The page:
Why not just admit bamboozled, obfuscated "up to" copper carcass Broadband has had its day in terms of new rollouts, that copper-based Pointless G.fast has such a small usage footprint/cab capacity (and is a can of worms to fault find/maintain), that even being generous it will never deliver "up to" ultrafast 100Mbps broadband to homes with copper/alu lines of 500m or more / (250m as the crow flies). <350m/175m - with good cabling is more the ballpark figure. For the effort involved, can Openreach finally admit G.fast is pointless.

    G.fast based broadband is snake oil by any other name, and the UK Gov shouldn't accept it, or pay anything towards its rollout (NI as an example).

    Wales Superfast Cymru project has shown BT contractors can install pure fibre optic cables from telegraph poles in rural areas and it can be done quickly/efficiently once BT completes the planning stage.

    BT were slow to start, delays upon delays, but by the end of 2017, progress was being made and the eye-level green fibre optic splitter boxes are proof it can be done.

    Pure fibre optic/green splitter boxes should always be the first choice for rollout for Openreach from now on.

    Why not charge between the Pole and the premises per metre for pure fibre installation, level the field at the telegraph pole between pure fibre and G.fast?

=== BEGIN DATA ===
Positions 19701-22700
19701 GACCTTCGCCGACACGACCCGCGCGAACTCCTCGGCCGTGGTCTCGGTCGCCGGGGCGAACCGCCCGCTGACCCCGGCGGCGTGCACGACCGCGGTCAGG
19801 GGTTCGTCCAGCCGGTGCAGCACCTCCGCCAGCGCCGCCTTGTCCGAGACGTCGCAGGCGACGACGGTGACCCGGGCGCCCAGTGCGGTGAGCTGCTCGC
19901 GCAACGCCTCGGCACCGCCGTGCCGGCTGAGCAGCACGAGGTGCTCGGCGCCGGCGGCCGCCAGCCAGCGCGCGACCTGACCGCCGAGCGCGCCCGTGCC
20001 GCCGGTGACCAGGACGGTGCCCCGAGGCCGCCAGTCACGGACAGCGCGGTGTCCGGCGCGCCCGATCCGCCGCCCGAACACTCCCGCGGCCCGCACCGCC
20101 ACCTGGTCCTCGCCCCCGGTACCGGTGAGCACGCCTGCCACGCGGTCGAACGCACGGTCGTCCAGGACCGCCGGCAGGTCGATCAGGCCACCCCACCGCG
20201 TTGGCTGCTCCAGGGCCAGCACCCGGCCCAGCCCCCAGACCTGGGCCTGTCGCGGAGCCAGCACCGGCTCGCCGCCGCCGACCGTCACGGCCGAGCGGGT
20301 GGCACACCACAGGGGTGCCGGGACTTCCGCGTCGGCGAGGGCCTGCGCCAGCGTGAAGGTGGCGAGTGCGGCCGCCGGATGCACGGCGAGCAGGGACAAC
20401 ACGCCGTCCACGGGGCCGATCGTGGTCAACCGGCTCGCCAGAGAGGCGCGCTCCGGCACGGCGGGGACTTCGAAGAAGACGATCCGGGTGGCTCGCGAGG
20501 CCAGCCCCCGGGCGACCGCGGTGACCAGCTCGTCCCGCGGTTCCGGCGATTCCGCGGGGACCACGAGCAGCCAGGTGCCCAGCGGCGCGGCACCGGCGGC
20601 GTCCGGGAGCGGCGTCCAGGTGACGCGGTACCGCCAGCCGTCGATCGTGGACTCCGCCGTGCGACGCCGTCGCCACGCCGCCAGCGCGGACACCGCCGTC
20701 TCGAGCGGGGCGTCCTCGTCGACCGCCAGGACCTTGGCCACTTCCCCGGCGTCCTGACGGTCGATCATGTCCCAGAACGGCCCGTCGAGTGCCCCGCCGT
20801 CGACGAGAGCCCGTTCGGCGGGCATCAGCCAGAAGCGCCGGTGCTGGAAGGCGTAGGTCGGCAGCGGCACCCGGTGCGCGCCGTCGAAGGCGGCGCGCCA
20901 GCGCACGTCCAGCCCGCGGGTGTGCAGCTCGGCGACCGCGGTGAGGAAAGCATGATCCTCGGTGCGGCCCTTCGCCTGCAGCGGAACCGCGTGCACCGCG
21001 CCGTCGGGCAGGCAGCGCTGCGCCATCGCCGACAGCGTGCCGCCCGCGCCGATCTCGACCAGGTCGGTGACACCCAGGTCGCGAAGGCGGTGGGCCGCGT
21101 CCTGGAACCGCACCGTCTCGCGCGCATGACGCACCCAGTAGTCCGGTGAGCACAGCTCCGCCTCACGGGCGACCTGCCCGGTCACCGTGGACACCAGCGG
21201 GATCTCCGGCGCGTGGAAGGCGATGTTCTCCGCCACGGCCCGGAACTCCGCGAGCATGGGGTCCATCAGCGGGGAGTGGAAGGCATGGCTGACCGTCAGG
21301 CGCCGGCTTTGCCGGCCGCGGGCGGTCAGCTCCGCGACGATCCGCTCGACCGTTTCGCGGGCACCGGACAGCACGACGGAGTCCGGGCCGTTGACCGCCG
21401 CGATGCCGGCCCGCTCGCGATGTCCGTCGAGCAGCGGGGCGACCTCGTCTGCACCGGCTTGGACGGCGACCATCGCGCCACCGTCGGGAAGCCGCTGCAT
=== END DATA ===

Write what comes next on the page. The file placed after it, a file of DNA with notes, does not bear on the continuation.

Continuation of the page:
5. Streaker1506

    Former Monopoly...

    FFS El Reg. 35 years ago?

    S

    1. peterm3
      FAIL

      Re: Former Monopoly...

      As I BT shareholder, I can confirm it is not a monopoly. My shares have lost 42% of their value in the past couple of years!

  6. This post has been deleted by its author

    1. LOL123

      Re: History of fibre optics.

      >> That drop in intensity is worse than starting with the mass of the whole universe and ending up with one atom.

      Hmm, this I think is a hyperbole..

      1. Anonymous Coward
        Anonymous Coward

        Re: History of fibre optics.

        "That drop in intensity is worse than starting with the mass of the whole universe and ending up with one atom.

        Hmm, this I think is a hyperbole.."

        I thought it was a homeopathist. Could it be both?

      2. This post has been deleted by its author

  7. A Non e-mouse Silver badge

    Rural Vs Urban

    Going by Openreaches figures, it could be better value in the long run for Openreach to hit the rural areas first with fibre if copper is such a ball ache to support.